Threat Database Botnets Ebury Botnet

Ebury Botnet

A malware botnet named Ebury has infiltrated around 400,000 Linux servers since 2009, with over 100,000 servers remaining compromised as of late 2023. This botnet is recognized by cybersecurity experts as one of the most sophisticated server-side malware campaigns aimed at financial gain.

The actors behind Ebury have engaged in various monetization activities, such as distributing spam, redirecting Web traffic, and stealing credentials. Additionally, they are involved in cryptocurrency theft through Man-in-the-Middle (MitM) attacks and credit card theft via network traffic interception, a technique commonly referred to as server-side web skimming.

Cybercriminals Got Caught Operating the Ebury Botnet

Ebury emerged over ten years ago during Operation Windigo, a campaign aimed at compromising Linux servers. This operation deployed Ebury along with other tools like Cdorked and Calfbot to redirect web traffic and send spam. In August 2017, Maxim Senakh, a Russian national, was sentenced to nearly four years in a U.S. prison for his involvement in developing and maintaining the Ebury botnet.

Senakh and his associates utilized the Ebury botnet to manipulate internet traffic for various click-fraud and spam email schemes, according to the U.S. Justice Department. This resulted in fraudulent revenue amounting to millions of dollars. As part of his plea, Senakh confessed to supporting the criminal enterprise by setting up accounts with domain registrars to expand the Ebury botnet infrastructure and personally profited from the traffic generated by it.

The Ebury Botnet Infected Devices via Numerous Different Vectors

An investigation has revealed multiple tactics employed by attackers to distribute Ebury, including stealing SSH credentials, credential stuffing, infiltrating hosting provider infrastructure, exploiting vulnerabilities like Control Web Panel flaw CVE-2021-45467, and conducting SSH man-in-the-middle (MitM) attacks.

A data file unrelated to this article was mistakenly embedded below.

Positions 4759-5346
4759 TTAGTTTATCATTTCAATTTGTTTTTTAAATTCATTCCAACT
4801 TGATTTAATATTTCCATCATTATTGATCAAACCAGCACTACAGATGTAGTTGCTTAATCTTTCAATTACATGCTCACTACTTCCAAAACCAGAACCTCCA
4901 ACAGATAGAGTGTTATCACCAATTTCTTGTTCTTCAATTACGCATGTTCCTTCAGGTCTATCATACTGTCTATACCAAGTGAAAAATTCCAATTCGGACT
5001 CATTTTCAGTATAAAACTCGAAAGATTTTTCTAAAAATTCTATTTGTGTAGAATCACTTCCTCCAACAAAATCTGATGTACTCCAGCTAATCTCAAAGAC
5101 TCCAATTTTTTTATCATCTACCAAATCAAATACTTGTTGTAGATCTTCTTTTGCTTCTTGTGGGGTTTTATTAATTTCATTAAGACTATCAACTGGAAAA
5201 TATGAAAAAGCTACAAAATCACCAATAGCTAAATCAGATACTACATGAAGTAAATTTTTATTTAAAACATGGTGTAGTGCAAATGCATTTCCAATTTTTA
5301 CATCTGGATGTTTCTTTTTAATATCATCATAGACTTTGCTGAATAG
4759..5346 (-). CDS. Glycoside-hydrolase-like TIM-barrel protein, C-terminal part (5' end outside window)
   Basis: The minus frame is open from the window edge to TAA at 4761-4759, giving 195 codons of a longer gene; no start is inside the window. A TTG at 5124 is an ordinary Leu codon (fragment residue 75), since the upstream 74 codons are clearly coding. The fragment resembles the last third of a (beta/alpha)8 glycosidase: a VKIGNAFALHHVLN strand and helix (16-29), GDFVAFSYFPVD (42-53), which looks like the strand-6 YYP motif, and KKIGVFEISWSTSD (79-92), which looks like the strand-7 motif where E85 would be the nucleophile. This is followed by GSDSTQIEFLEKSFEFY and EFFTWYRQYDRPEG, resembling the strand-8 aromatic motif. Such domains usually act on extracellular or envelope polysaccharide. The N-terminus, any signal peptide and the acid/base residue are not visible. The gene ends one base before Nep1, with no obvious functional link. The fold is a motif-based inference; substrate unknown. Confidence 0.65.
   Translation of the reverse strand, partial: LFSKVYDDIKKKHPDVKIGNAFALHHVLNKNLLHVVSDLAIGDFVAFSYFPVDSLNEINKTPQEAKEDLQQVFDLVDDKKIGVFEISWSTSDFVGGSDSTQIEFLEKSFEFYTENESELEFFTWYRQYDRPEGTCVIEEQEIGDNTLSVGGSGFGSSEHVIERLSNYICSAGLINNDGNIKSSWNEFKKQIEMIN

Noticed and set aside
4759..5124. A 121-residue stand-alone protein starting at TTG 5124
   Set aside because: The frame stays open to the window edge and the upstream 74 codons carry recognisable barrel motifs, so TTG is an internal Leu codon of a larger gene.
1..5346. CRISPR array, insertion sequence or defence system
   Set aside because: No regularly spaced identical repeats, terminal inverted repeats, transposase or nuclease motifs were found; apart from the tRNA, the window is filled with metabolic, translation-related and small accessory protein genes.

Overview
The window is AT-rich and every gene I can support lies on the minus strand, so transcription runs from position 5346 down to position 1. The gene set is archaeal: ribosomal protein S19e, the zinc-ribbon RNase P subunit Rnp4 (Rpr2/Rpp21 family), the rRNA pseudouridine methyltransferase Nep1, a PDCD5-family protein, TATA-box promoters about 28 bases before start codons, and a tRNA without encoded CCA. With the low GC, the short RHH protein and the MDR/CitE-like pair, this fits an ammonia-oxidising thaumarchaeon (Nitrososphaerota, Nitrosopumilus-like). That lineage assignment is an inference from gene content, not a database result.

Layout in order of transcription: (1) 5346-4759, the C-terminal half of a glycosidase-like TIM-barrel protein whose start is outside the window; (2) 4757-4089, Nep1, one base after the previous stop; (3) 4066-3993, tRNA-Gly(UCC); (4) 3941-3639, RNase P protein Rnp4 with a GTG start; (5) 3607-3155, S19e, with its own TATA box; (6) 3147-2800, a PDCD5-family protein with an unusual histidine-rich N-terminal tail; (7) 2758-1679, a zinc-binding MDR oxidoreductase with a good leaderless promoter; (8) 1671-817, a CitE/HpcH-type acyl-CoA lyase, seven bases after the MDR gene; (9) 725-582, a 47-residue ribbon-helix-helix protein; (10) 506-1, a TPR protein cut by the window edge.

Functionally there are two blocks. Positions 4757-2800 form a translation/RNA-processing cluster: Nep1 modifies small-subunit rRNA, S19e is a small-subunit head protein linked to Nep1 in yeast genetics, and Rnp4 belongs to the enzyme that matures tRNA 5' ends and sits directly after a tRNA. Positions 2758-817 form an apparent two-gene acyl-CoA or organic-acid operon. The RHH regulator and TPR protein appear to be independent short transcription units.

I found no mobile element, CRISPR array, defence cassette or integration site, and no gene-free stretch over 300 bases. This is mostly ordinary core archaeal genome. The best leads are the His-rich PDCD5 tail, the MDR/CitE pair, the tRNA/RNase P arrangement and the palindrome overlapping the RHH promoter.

Additionally, threat actors have been observed using fake or stolen identities to conceal their activities. They have compromised infrastructure used by other malicious actors, deploying the Ebury malware to achieve their objectives and confuse efforts to trace them.

For instance, attackers compromised servers responsible for collecting data from Vidar Stealer. They used stolen identities acquired through Vidar Stealer to rent server infrastructure and carry out activities, intentionally misleading law enforcement. In another case, Ebury was used to breach the system of one of the Mirai botnet authors, obtaining the code before its public release.

Attackers Utilized Ebury to Deliver Additional Threatening Payloads

The malware operates as a backdoor and SSH credential thief, enabling attackers to introduce additional payloads like HelimodSteal, HelimodProxy, and HelimodRedirect, thereby extending their reach within compromised networks. The most recent version of Ebury identified is 1.8.2.

These tools are geared towards monetizing the compromised servers through various means. Monetization strategies include theft of credit card information, cryptocurrency pilfering, traffic redirection, spam dissemination, and credential theft.

HelimodSteal, HelimodRedirect, and HelimodProxy function as HTTP server modules to intercept HTTP POST requests, redirect HTTP traffic to advertisements, and proxy traffic for spam distribution. The group also utilizes a kernel module named KernelRedirect, employing a Netfilter hook to modify HTTP traffic and enable redirection. HelimodSteal is specifically designed to capture credit card data submitted to online stores, acting as a server-side web skimmer to extract this sensitive information from infected servers.

The attackers also leverage software to conceal and permit malicious traffic through firewalls, along with Perl scripts, for large-scale man-in-the-middle attacks within hosting providers' data centers. They target valuable assets to steal cryptocurrency from wallets.


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